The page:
Born in London in 1608, Milton was devoted to his studies and took an interest in poetry at a young age. His father, who was a legal scrivener and an amateur composer influenced Milton’s poetry style by helping him develop a love for music. Milton’s family’s financial status allowed him to be taught classical languages by private tutors and he became fluent in Latin, Greek, Hebrew, French, Spanish, and Italian, and obtained a familiarity with Old English and Dutch as well. He was admitted into Christ’s College in Cambridge at the age of 15, with aspirations of becoming a member of the clergy. He was expelled during his first year after having a dispute with his tutor, and upon his return decided he no longer wanted to pursue religious studies and received his M.A. in 1632.

Upon finishing school, Milton returned to one of his family’s homes in Buckinghamshire where he dedicated himself to six years of self-implemented private study. He composed sonnets, lyrics, and various other pieces of poetry during this time. In 1638, he went on a 13-month tour of France and Italy, in which he is suspected to have met many great minds and important people of the time including Galileo, Giovanni Batista, and the pope’s nephew, Cardinal Barberini. He returned to England when he learned of the religious and political turmoil taking place.

In 1642, after returning to England with a 16-year-old bride, Milton joined forces with Oliver Cromwell, an independent puritan political and military leader, as the English Civil War raged on. Milton began political pamphleteering, writing about his support of a variety of controversial topics like the freedom of the press, the morality of divorce, populism, and the judicial execution of King Charles I. He also composed official statements on behalf of the Commonwealth of England while serving as secretary of foreign languages in Cromwell’s government.

When Charles II regained power of the throne, Milton was imprisoned for his support of the downfall of the monarchy and many of his books were burned. He was released a short time later under a general pardon, and secluded himself in the English countryside, focusing on his writing. It was at this time that he composed his epic poem, Paradise Lost. He was completely blind at this point, and was forced to remember things he wanted to write and dictate them to hired aides. Paradise Lost chronicles the Biblical story of Creation, Satan’s rebellion against God and fall from heaven, and the temptation of Adam and Eve in the Garden of Eden and their eventual expulsion from paradise. It is considered Milton’s magnum opus and one of the greatest epic poems ever written. It is hailed for its theological themes, political commentary, and depiction of Satan as the story’s protagonist.

In 1674, Milton died peacefully from natural causes in a small house near Bunhill Fields in England. His work has inspired many other famous writers including Alexander Pope, John Keats, William Blake, and many more.

Sources: Encyclopedia of World Biography, Wikipedia, Poets.org, Luminarium: Anthology of English Literature, Adnax.com, Biography.com

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Walter Payton Dies

chicago_u_payton_300On November 1, 1999 famed American football running back, Walter Payton died. Payton played for the Chicago Bears from 1975-1987, and is known for being one of the greatest running backs in NFL history. During his 13 season career, he held records for the league’s most career rushing yards, touchdowns, carries, and many other categories. He also appeared in nine Pro Bowls and was selected as the NFL’s Most Valuable Player twice.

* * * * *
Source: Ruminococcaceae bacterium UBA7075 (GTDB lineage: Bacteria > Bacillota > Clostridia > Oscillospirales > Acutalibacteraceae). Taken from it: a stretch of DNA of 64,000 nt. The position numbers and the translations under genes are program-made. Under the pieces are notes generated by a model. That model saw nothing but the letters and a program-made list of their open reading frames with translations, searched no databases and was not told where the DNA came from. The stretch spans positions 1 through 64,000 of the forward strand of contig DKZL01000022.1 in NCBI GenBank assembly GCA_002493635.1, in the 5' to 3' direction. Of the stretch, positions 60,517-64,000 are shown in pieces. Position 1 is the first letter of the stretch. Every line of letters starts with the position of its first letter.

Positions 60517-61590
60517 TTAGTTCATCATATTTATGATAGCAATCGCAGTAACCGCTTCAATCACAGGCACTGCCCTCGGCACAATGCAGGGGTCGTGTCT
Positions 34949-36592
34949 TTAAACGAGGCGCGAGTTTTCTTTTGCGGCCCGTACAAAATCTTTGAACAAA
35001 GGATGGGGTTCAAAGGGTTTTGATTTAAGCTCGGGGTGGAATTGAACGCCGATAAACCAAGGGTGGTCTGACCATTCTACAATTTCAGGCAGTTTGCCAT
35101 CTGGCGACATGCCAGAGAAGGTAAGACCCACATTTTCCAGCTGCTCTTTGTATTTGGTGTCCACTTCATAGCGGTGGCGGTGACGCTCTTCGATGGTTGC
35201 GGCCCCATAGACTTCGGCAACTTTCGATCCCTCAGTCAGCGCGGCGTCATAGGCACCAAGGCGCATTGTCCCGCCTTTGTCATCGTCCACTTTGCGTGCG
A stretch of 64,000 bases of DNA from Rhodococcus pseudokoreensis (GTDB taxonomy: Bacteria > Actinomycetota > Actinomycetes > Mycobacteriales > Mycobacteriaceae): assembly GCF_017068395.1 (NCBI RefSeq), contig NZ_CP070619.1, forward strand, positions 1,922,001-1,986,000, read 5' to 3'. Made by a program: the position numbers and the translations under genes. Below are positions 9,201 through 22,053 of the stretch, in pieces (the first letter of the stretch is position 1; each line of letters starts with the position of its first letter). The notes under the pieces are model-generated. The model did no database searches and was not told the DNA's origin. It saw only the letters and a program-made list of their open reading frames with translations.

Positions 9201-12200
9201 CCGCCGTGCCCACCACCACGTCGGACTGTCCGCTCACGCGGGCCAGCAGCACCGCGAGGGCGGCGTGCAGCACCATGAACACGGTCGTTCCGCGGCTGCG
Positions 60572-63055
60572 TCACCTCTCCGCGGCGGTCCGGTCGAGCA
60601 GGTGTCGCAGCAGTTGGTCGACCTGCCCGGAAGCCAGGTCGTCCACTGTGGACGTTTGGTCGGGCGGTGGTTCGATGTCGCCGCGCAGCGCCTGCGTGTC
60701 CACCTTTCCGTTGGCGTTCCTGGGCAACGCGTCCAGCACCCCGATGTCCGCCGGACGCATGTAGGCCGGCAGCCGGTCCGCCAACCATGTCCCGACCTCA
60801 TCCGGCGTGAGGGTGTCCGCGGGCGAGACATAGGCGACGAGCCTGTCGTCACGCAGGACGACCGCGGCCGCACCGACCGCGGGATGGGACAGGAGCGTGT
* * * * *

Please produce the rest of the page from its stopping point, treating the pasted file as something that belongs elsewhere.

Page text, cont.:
Payton was born in Mississipi in 1954 and began to draw attention to himself after he was placed on the starting line-up at Jackson State University in 1971 when he was merely a freshman. He rushed more than 3,500 yards and scored over 450 points while he was in school at Jackson State. In addition to these versatile feats, he was named Black College Player of the Year twice. He garnered the nickname “Sweetness” while he was in college which many say came about due to his off-the-field personality. He showed a great interest in helping others, and studied education with an emphasis on helping the deaf. Some also say this nickname stemmed from his athletic grace, or as a sarcastic commentary on his aggressive playing style on the field.

In the 1975 NFL draft, Payton was picked up in the first round by the Chicago Bears. Payton’s playing motto was “Never Die Easy,” which was also the name of his posthumous autobiography. The motto came from Payton’s refusal to run out-of-bounds at practice and how he always delivered some sort of punishment to his tacklers before going down.  He also invented a move he called the “stutter-step” which was a high-stepping, irregularly paced run he used to distract his opponents, especially those who were faster runners than him.

At the end of his football career in 1987, Payton held an NFL rushing record of 16,726 yards and a single game rushing record of 275 yards. In 1993, he was inducted into the Pro Football Hall of Fame and he was put into the College Football Hall of Fame in 1996.

After his retirement, he continued his humanitarian work and formed the Walter Payton Foundation to help youths in the state of Illinois. Payton announced in February of 1999 that he had been diagnosed with a rare liver disease called primary sclerosing cholangitis, which lead to him later getting bile duct cancer. He spent the last part of his life being an advocate for organ donation, though at this point, it was too late for him to receive any sort of transplant because his illness was at an advanced stage.